Incidents of breast cancer in African American women continues to increase and presently white women get breast cancer at a higher rate.
Compared to diagnosed statistics, African American women die at a significantly higher rate from breast cancer.
Cancer Facts & Figures for African Americans 2016-2018 – ACS.
Breast cancer is the most commonly diagnosed cancer among black women, and an estimated 30,700 new cases are expected to be diagnosed in 2016. Breast cancer is the second most common cause of cancer death among black women, surpassed only by lung cancer. An estimated 6,310 deaths from breast cancer are expected to occur among black women in 2016.
Similar to the pattern among white women, breast cancer incidence rates among black women increased rapidly during much of the 1980s, largely due to increased detection by mammography screening. However, while rates thereafter generally stabilized in white women, they continued to increase, albeit more slowly, in black women (0.5% per year from 1986 to 2012). As a result, incidence rates in black and white women converged in 2012. The continued increase in incidence rates in black women may in part reflect the rising prevalence of obesity in this group. During 2008-2012, the overall breast cancer incidence rate in black women was 124.3 cases per 100,000 women, 3% lower than in white women (128.1). Breast cancer incidence rates are also higher among blacks than whites for women under age 45.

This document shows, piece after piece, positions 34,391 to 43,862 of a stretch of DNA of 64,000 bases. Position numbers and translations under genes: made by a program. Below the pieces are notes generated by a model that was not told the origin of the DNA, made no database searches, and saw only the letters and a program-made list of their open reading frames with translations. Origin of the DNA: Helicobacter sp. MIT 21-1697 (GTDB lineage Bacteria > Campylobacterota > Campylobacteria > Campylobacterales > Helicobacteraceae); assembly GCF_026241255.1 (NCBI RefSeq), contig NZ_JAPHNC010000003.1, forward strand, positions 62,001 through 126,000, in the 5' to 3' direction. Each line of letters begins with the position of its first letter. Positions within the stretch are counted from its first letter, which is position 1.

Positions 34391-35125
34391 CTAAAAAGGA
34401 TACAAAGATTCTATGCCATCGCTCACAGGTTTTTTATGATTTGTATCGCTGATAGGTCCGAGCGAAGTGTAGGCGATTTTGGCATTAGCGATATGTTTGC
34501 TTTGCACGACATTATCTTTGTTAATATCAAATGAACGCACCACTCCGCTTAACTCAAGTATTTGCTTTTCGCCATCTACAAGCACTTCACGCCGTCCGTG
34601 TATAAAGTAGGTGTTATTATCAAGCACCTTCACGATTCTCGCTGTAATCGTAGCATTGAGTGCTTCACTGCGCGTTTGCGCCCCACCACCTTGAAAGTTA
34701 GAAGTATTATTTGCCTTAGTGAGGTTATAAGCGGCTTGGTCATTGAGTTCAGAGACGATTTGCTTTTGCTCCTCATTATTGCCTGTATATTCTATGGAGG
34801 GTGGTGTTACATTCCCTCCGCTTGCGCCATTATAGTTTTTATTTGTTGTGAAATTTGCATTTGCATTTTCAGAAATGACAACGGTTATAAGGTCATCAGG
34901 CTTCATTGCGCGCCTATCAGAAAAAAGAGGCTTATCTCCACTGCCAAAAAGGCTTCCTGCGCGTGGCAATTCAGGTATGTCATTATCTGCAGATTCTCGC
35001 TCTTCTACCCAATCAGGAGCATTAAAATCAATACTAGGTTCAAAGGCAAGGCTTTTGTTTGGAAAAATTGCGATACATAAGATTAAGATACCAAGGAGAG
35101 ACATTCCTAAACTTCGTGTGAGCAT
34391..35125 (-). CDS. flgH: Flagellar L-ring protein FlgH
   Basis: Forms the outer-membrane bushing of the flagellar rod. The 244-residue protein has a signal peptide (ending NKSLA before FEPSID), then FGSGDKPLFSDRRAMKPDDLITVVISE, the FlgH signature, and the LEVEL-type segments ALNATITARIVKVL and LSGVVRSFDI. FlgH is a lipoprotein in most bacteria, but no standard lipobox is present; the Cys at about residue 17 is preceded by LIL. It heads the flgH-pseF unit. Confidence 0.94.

Breast cancer death rates among black women increased from 1975 to 1991 but declined thereafter because of improvements in both early detection and treatment. Prior to the mid-1980s, breast cancer death rates for white and black women were similar. However, a larger increase in black women from the mid-1970s to the early 1990s, followed by a slower decline, has resulted in a widening disparity. Since 1990, breast cancer death rates dropped 23% in black women compared to a 37% drop in white women. As a result, breast cancer death rates in the most recent time period (2008-2012) are 42% higher in black women compared to white women, despite similar incidence rates.
Why the Difference in Survival?
Higher death rates among black women likely reflects a combination of factors, including differences in stage at diagnosis, obesity and comorbidities, and tumor characteristics, as well as access, adherence, and response to high-quality cancer treatment.